Factories let you build units, right? Well, if the Space Marine has the “Recruitment Worlds” Deploy upgrade, they can build units out of those big defensive bastions. Speaking of Space Marines – if they have the Advance order upgrade called “Drop Pods” they can use an orbital strike to fire Space Marines down onto the planet below.

And only the Space Marines can do this.

When you deploy, the rules dictate that you must build units first, then build a structure. This stops you from, say, building a factory then spitting units out of that factory in the same order phase. Unless, that is, you’re an Ork player with the “Werk Fasta!” upgrade. Then you can fling up a building first before you make any units. This, my friends, is how the green tide is created. Only the Orks can do this.

And money, crude material, is of no real importance to the Chaos Space Marines. With their unique “Dread Ritual” deploy upgrade, they can pay for a unit with the influence of their cultists.

Only the Chaos Space Marines can do this.

And so, a game that has such strikingly different forces at the game’s beginning, expands out and out and out until everyone is playing the game completely differently – making orders differently, growing their forces differently, fighting differently.


Only now, 2500 words in, do we come to the look of this incredible board game. Doesn’t that tell you something? We’re usually so obsessed with component quality these days, and here it’s the last thing we talk about. But man. Man alive. The board is beautiful. The cards are beautiful. Every faction has a big, gorgeous player sheet. And then there are the miniatures. Every unit is unique, beautifully sculpted, practical. Fantasy Flight Games has pulled out all the stops on this one. It’s almost as if they know how good this game is. This is a production for the ages.

And that’s all we need to say about it. This isn’t a game about toys. It’s a game about game, and man – has this game got game.


It’s important to be wary of hype, but the early word on this game was correct. This feels like a game years in the making. It has the ambition of games of old – an ambition to tell an epic, thrilling story over hours of gameplay – but it has the discipline of design more common in recent games. The rulebook is slim, easily digestable. The flow of the game is easily understood. There aren’t a million different tokens representing a million different things. Your units are your units and your cards are your cards and your assets are your assets. There isn’t a great deal of administration.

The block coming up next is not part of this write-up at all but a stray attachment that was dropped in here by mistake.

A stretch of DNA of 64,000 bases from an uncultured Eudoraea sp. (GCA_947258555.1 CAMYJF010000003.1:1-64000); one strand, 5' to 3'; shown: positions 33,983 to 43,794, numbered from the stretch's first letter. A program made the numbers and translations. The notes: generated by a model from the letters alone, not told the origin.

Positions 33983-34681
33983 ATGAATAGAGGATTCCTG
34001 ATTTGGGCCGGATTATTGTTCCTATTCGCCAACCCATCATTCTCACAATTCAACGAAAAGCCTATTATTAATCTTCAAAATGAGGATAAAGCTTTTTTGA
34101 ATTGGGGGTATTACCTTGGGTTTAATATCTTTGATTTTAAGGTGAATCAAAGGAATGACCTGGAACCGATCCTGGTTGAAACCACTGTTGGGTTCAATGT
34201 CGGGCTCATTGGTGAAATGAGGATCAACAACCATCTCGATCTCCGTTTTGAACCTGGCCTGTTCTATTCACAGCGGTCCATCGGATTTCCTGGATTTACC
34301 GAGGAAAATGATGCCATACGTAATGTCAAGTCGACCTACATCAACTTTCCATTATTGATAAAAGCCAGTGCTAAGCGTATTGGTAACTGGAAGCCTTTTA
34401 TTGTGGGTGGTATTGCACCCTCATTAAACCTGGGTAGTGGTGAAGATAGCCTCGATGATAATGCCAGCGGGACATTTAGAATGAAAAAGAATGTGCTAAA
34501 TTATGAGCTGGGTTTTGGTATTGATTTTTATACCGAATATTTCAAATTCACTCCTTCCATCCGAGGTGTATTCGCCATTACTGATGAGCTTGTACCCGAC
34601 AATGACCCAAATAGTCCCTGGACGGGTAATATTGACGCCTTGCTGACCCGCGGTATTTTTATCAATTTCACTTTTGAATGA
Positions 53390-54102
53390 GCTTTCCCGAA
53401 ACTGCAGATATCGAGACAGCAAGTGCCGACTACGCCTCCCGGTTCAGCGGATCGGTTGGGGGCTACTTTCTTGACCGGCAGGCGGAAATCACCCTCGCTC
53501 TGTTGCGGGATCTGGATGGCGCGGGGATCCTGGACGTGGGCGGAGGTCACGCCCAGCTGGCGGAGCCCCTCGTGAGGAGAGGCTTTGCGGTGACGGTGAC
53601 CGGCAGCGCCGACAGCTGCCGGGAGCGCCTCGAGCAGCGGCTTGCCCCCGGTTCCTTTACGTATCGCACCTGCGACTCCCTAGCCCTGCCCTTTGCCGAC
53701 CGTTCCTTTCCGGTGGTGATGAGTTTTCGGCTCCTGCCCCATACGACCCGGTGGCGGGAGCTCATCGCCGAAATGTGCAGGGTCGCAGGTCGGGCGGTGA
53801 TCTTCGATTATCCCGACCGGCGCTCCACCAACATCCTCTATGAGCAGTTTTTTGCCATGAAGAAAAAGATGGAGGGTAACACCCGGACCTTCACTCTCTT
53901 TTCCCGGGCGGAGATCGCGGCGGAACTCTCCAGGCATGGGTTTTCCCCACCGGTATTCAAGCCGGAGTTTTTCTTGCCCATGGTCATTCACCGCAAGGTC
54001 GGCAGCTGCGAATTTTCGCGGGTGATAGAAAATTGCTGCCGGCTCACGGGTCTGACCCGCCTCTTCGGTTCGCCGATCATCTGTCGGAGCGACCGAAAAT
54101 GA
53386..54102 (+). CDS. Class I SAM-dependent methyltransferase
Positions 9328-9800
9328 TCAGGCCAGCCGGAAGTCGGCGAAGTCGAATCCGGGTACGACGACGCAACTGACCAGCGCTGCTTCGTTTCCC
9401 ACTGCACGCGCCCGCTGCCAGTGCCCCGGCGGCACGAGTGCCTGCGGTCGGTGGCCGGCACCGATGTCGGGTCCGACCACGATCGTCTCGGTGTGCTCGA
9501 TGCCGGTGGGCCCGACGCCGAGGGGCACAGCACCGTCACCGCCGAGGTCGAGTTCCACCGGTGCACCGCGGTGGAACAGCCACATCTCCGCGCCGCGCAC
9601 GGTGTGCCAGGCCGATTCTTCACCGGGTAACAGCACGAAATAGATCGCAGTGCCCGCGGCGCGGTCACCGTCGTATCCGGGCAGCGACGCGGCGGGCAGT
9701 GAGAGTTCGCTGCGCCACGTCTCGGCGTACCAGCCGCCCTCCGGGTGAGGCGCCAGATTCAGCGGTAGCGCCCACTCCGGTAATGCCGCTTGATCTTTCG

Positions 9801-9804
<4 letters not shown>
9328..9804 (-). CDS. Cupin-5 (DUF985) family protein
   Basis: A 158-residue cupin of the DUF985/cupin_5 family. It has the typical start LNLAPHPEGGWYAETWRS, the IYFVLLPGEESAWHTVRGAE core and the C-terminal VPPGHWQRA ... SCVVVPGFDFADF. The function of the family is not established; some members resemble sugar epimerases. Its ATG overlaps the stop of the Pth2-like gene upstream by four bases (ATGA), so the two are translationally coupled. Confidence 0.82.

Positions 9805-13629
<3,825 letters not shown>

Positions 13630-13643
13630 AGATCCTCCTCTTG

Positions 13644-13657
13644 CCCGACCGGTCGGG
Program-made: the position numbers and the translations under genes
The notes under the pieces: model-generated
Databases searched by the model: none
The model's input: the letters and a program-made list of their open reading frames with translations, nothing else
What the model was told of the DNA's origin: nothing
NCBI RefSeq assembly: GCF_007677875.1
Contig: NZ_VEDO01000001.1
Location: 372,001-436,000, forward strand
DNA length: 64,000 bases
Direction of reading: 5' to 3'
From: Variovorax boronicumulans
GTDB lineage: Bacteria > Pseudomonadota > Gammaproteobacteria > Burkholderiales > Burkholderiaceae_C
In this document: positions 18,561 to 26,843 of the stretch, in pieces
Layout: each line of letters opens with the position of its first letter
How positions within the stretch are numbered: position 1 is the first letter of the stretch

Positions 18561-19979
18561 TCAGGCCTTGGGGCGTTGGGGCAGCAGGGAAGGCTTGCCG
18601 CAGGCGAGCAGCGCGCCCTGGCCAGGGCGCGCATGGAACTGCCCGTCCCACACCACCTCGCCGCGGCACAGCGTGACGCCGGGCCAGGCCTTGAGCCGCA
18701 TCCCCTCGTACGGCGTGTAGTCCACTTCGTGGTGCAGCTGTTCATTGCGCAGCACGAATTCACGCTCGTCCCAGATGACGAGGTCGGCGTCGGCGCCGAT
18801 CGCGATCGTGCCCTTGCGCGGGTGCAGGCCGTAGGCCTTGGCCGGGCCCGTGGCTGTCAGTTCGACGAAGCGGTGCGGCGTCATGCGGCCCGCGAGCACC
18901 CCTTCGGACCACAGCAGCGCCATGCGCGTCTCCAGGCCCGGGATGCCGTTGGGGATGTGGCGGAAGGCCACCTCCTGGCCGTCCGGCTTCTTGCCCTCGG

The game is all game.

As the modern classic Chaos in the Old World is to Warhammer Fantasy, Forbidden Stars is to Warhammer 40K. Here is your brilliant, beautifully balanced, asymmetrical, frankly batshit crazy board game about the 41st Millennium. If you have no interest in Warhammer 40K, I hope that you still check this game out – because I’m convinced that you too will be caught up in the sheer fuckingthrill of this old-school-new-school behemoth.

See – I’m thinking about it right now. I’m thinking about what my Chaos Space Marines should do next time. I’m thinking that I want to focus on my cultists, and their terrible influence, their wicked spread. My girlfriend, just this morning at breakfast, told me that she wanted to make a real sea of green next time – Ork spores and Ork production factories everywhere. Hey, maybe I should upgrade my advance order next time so that my mere presence above a planet is enough to send the units below crazy with fear. I’d like that!

How will you play it? How will you shape your storm?

Forbidden Stars is a game with a rich setting, a great story, thrilling gameplay, tons of variety and a level of production that is second to none.

Only Fantasy Flight Games can do this.